By the time the Friday came along, the Hopscotch Music Festival was in full swing. One of the greatest features of the festival isn’t part of the festival at all – it’s the numerous unofficial day parties that happen throughout town. Some of them feature artists who are also playing evening sets, taking away some of the difficulty in choosing between conflicts. But they also feature many bands who come just to play the daytime shows. We spent Friday afternoon at Kings, at the party hosted jointly by Jamestown, NC-based Three Lobed Records and WXDU, Duke University’s radio station. Featuring such diverse acts as an experimental set by James Toth of Wooden Wand and guitarist Tashi Dorji, the folk-music of duo House and Land, the psychedelic noise of Philly rockers Purling Hiss, and singer-songwriter Rosali, it was a varied afternoon with lots of great music to check out. Finishing off the day was Repressed, a new electronic project by Lambchop singer Kurt Wagner and Superchuck mastermind Mac McCaughan.
In this episode Andre and Kevin sit down with Midlake’s Eric Pulido before their recent gig opening for Neil Finn at the Lincoln in DC to talk about their new album Antiphon, the beginnings of the band, their recent split with front man Tim Smith, and more. PLUS! Kevin and Adam review the Afghan Whigs first new release in sixteen years, Do To The Beast. How does it measure up to classics like Gentleman and Black Love? Listen in and find out!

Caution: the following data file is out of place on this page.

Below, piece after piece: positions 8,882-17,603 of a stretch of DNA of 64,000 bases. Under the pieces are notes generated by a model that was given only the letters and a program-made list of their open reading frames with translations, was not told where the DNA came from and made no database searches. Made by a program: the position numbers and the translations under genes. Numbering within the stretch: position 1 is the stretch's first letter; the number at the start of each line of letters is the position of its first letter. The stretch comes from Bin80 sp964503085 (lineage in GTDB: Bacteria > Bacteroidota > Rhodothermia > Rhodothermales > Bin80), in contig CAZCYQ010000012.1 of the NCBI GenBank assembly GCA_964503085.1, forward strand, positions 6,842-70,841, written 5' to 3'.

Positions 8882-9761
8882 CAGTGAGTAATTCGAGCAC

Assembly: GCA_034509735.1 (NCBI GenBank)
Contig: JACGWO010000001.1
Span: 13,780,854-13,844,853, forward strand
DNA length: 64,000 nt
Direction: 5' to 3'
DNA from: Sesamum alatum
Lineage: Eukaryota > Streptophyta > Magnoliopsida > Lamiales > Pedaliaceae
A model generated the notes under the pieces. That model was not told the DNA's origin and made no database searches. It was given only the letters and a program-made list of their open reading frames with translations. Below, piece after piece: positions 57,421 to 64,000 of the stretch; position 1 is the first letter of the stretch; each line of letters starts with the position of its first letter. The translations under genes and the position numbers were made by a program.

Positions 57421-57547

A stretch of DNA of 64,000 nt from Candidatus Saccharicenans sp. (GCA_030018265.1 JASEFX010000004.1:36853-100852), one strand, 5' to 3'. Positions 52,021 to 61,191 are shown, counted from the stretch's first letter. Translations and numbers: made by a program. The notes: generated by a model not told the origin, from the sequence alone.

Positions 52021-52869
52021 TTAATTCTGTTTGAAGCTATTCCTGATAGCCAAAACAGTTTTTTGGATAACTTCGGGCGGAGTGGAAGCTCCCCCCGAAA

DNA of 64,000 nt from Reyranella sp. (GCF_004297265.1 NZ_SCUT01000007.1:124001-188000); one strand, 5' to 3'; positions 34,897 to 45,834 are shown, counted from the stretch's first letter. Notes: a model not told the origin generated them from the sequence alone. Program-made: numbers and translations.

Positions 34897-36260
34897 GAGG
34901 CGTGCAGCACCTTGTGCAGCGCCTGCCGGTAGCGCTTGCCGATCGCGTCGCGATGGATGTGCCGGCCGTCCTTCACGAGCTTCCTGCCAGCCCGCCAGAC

After an over 10 year absence, the Afghan Whigs returned to the 9:30 Club Friday night. The group hit their peak in 1993 with Gentleman, a dark ode to bad relationships and overall degenerate behavior, and while this wasn’t new territory for the band, it was a perfect execution of everything the band was striving for musically; an effort that resulted in them being catapulted to the top of the music scene of that day. And while the albums that followed, 1986’s Black Love and 1998’s 1965 never quite managed to capture the commercial acclaim that Gentleman did (though both were critically lauded and deservedly so) one thing fans could always count on was that if you went to see the Afghan Whigs live it more often than not was a life altering experience.
And nothing has changed.
Bathed in ominous red and blue lights The Afghan Whigs stalked the crowd at 9:30 Clubs like one of the less than savory characters in their songs come to life. Frontman Greg Dulli has always had a penchant for the dramatic, tortured and sexy – in that order – and the only thing way time has done to affect his performance is to make it more lethal, more raw and more disarmingly potent. Sure, it’s not like he spent all those years in hiding – he certainly kept busy with projects like The Twilight Singers and the Gutter Twins, his collaboration with Screaming Trees vet Mark Lanegan – but those two groups were different beasts entirely. This beast snarls and snaps at the crowd, and whether one feels entertained, uncomfortable or even a little threatened is entirely up to you.